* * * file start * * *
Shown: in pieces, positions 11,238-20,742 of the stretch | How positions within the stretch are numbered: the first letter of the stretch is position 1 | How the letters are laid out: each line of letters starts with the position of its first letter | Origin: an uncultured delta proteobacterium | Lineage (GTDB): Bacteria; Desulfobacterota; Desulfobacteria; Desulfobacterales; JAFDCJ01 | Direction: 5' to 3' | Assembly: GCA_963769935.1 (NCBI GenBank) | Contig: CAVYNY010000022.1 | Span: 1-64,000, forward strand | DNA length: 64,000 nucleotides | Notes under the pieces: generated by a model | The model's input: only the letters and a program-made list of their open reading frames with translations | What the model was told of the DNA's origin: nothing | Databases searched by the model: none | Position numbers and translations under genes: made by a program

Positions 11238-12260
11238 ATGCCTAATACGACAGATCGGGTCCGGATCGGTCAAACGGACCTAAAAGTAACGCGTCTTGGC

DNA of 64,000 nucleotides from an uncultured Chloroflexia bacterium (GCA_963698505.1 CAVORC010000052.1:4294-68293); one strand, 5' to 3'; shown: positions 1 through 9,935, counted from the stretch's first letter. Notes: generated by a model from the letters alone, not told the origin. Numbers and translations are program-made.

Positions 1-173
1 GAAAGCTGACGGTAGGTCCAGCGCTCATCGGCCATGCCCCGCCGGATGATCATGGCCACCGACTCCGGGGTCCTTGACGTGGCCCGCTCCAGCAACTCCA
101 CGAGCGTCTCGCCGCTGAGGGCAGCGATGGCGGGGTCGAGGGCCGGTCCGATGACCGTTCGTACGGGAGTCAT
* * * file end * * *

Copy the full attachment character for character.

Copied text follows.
Shown: in pieces, positions 11,238-20,742 of the stretch | How positions within the stretch are numbered: the first letter of the stretch is position 1 | How the letters are laid out: each line of letters starts with the position of its first letter | Origin: an uncultured delta proteobacterium | Lineage (GTDB): Bacteria; Desulfobacterota; Desulfobacteria; Desulfobacterales; JAFDCJ01 | Direction: 5' to 3' | Assembly: GCA_963769935.1 (NCBI GenBank) | Contig: CAVYNY010000022.1 | Span: 1-64,000, forward strand | DNA length: 64,000 nucleotides | Notes under the pieces: generated by a model | The model's input: only the letters and a program-made list of their open reading frames with translations | What the model was told of the DNA's origin: nothing | Databases searched by the model: none | Position numbers and translations under genes: made by a program

Positions 11238-12260
11238 ATGCCTAATACGACAGATCGGGTCCGGATCGGTCAAACGGACCTAAAAGTAACGCGTCTTGGC

DNA of 64,000 nucleotides from an uncultured Chloroflexia bacterium (GCA_963698505.1 CAVORC010000052.1:4294-68293); one strand, 5' to 3'; shown: positions 1 through 9,935, counted from the stretch's first letter. Notes: generated by a model from the letters alone, not told the origin. Numbers and translations are program-made.

Positions 1-173
1 GAAAGCTGACGGTAGGTCCAGCGCTCATCGGCCATGCCCCGCCGGATGATCATGGCCACCGACTCCGGGGTCCTTGACGTGGCCCGCTCCAGCAACTCCA
101 CGAGCGTCTCGCCGCTGAGGGCAGCGATGGCGGGGTCGAGGGCCGGTCCGATGACCGTTCGTACGGGAGTCAT